Anyone who has been in the games industry for at least a project will tell you, making video games isn’t easy. As game projects have continued grow in terms of depth and fidelity, so too have the challenges and complexities of crafting them. To meet the needs of large projects and fulfill the promise of their game’s potential, many companies are turning to some form of multi-team ‘distributed development’ model to reach their targets. Whether it’s working on a discreet, easily isolated section of the game, building Games-as-a-Service events and content, or sharing systems architecture and engine features, we are seeing distributed development becoming more wide spread with every project cycle.
Pioneers in this area, such as Ubisoft and Rockstar, have been practicing distributed development for several dev cycles. It’s common for one of their Triple-A projects to be a collaboration of several studios, all building toward a shared goal. However, I’m sure that even they will agree, this is no small feat.
In a tribal industry such as games, distributed development can lead to great difficulties in managing projects. Regardless of whether the business is arranged as ‘work-for-hire’ or as a cooperation amongst equals, the challenge remains the same.
How do you create best practices and great working relationships that see all parties committed to creating something of quality and succeeding together?
Let’s explore some of the problems.
Upon switching to distributed development, there needs to be far greater emphasis on recording, storing, and sharing of what is traditionally tribal knowledge. Team members can no longer depend upon traditional means of communication, such as being able to walk around the studio and holding small casual meetings. The communication problems of working on a 100-person team pale in comparison to working with potentially several hundred people, split across different time zones. (Maybe even different countries, cultures, and languages.) Central knowledge repositories and collaboration platforms are suddenly essential components of the project. They provide developers with go-to locations for news and self-discovery. Plus, users can also find out who to reach out to and message for more specific information. However, they require dedication and discipline to keep them up to date and relevant.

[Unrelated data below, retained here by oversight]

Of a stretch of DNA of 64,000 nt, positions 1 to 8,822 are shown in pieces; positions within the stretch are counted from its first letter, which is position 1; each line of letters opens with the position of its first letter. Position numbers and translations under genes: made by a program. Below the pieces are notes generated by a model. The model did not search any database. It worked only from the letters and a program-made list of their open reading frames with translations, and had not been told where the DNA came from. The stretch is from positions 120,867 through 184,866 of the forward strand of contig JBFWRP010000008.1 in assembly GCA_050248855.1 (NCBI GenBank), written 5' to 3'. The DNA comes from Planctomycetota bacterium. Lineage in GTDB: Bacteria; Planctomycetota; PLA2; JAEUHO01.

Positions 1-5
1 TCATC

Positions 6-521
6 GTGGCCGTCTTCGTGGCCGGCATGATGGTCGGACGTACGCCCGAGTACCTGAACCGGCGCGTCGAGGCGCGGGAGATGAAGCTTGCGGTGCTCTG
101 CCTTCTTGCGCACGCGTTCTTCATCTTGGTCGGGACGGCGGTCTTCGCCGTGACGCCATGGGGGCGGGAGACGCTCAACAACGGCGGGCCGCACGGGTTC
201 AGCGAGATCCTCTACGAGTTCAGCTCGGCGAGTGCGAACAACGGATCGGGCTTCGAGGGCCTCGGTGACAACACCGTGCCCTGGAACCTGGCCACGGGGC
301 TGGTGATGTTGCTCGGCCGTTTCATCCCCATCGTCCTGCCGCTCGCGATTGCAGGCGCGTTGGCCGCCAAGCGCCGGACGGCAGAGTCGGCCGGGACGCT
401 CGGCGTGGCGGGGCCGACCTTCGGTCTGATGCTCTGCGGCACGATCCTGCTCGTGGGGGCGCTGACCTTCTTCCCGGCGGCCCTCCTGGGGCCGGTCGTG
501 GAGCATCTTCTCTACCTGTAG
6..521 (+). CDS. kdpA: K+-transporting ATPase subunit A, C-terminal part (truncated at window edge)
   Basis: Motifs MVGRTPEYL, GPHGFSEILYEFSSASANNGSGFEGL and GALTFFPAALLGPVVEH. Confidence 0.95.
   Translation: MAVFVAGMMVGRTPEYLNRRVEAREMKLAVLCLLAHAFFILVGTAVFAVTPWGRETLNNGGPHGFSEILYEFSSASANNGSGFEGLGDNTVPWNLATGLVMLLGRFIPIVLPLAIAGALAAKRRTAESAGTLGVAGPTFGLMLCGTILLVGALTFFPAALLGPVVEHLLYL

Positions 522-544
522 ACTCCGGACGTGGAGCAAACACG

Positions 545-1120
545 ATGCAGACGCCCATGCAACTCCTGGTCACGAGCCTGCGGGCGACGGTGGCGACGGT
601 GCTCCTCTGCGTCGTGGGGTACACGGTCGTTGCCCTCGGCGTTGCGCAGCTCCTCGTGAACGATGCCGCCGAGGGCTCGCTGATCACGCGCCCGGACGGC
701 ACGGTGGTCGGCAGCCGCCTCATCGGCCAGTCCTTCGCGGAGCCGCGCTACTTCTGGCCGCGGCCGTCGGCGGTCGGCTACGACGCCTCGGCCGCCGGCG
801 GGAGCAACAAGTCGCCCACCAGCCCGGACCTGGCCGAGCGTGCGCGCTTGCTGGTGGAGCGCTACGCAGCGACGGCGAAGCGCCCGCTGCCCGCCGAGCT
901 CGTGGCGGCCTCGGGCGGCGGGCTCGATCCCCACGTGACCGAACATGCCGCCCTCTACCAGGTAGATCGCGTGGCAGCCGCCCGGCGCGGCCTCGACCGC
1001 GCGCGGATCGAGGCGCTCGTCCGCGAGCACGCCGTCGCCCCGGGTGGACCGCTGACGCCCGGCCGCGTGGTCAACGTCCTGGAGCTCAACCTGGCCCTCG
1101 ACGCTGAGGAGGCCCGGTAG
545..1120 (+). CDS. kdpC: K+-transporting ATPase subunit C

Definitions of Success
One of the most frequent problems experienced is distributed development is a lack of strong definitions – both from people in management positions and members of the development teams. All parties need to have a clear grasp of what is expected from them. There can be no room for misunderstandings about time, quality, resources, etc. Expectations and deliverables must be written down and agreed upon. It sounds simple and straightforward, but it’s amazing how often teams have very different ideas of what they think they are working toward and what the quality bar is. This isn’t a ‘one and done’ situation at the signing of the contract. Frequent summaries and discussions of current and up-coming bodies of work are necessary to avoid divergence. Games are organic and can take on a life of their own during production. Therefore, continuous effort must be made to ensure teams remain aligned.
Teams often approach distributed development with exactly the same team roles and structure that they use for traditional projects. But, distributed development can mean there is great need for new roles within the teams. Key positions need to be identified and people assigned to jobs that may not have existed previously. Some examples being,
- Managing relationships
- Tracking progress between teams and solving dependencies
- Providing deep franchise or technical knowledge
- Reviewing and guiding content for consistency
- Teaching techniques used to achieve gameplay or content results
- Troubleshooting - Finding and fixing issues, before they become big problems
- Build and tools managers